Thanks to wireless you can surf the internet at full speed without worrying about wires – at least this is what is claimed by many wireless manufacturers.
But the reality is often different: Many promise a range of 300 feet or more while often it is 100-200 feet.
In general a home network that operates on the 2.4 GHz band can reach up to 150 feet indoors and 300 feet outdoors.
The original 802.11a routers ran in the 5 GHz band reached approximately one-third of this distance.
Newer 802.11n and 802.11ac routers that operate on both 2.4 GHz and 5 GHz bands vary in distance with the new 5GHz unable to go as far as the 2.4 GHz band.
Due to laws of physics, 5 GHz Wi-Fi connections are more susceptible to obstructions than are 2.4 GHz.
Physical obstructions in homes such as the material used in walls or other obstructions will reduce a wireless signal range.
Radio interference from microwave ovens and other equipment also negatively affects Wi-Fi range. 2.4 GHz transmitters are commonly used in consumer wireless gadgets. The over crowding of the 2.4 GHz range is why manufactures have begun to make the move to the 5 GHZ frequency.
The perfect router location
If possible, furniture, concrete walls or metal objects in the immediate vicinity of the router should be avoided, as they limit the transmission of power. If you want to surf on the second floor or in the basement, the router should be positioned between both to maximize the reach.
Most users place the unit directly next to the DSL / Cable modem line. This is practical and saves the hassle of cable laying, but is not always the best location.
A router should be positioned as close to where the Wi-Fi will be used the most. A centralized location will increase a signal.
If moving a router is not an option, or doesn’t work, than wireless range extenders or boosters can always be used to increase a signal.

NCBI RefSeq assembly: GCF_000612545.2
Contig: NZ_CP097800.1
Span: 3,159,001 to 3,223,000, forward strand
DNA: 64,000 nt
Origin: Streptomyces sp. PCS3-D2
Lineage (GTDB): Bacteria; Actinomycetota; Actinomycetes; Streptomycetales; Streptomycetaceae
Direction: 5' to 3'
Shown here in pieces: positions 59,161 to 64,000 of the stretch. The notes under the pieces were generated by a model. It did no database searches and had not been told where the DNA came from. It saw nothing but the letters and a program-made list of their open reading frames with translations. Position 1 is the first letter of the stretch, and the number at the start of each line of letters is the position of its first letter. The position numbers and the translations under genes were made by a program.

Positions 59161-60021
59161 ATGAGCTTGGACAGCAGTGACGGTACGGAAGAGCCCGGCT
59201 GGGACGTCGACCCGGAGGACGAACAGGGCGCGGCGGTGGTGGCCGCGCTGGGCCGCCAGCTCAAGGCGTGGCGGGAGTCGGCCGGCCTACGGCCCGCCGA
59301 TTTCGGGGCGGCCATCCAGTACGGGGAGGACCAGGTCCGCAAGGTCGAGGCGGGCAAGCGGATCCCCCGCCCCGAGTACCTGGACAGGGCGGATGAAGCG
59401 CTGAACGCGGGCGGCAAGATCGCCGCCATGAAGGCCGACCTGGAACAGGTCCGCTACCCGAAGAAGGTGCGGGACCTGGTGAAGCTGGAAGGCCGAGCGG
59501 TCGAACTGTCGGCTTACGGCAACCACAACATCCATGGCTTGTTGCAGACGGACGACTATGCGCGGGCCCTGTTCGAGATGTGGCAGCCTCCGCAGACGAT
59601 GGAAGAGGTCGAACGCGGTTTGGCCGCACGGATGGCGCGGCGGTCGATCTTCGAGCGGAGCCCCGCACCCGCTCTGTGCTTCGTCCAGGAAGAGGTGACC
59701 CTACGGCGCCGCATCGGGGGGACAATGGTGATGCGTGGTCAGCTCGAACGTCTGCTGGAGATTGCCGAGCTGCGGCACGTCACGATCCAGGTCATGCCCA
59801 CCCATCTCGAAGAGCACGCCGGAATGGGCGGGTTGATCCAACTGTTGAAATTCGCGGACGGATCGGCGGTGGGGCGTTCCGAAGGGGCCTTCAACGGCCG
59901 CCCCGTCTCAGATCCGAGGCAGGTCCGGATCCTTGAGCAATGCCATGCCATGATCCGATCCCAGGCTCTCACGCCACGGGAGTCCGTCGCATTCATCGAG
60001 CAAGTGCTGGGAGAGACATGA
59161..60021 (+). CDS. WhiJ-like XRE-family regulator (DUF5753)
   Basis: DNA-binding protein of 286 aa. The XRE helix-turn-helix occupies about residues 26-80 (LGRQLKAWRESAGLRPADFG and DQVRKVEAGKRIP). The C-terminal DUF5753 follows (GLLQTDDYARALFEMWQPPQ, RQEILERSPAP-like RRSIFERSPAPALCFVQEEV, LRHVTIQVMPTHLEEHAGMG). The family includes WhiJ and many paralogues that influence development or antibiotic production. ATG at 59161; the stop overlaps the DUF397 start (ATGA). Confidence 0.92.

Wireless boosters take a existing signal and increase its strength allowing the Wi-Fi to go farther and stronger.
Align the antennas correctly
Many Wi-Fi routers are equipped with movable antennas on the housing. When the reception in remote rooms is weak, you can try to move the antennas to different positions.
This method will work best with a partner watching the signal strength as the antennas are moved.
With the free tool Netstumbler you can check whether the antenna alignment or moving a router has paid off. The program measures every second of the strength of the WLAN network. The higher the bar, the stronger the signal. Contrast, short red bars indicate a weak signal.
Replace the hardware
Each antenna will have its limits. If its performance is too low, and the adjustments do not work, upgrading the hardware may be the only option.
A larger antennas can be bought for a router but this often does not increase a signal by much since the router was designed with a specific antenna to match the routers hardware.
Signal boosters / range extenders are a popular way to increase the range of a router. Before you go this route you may want to examine how old your router is, it may be time to simply upgrade to a new router.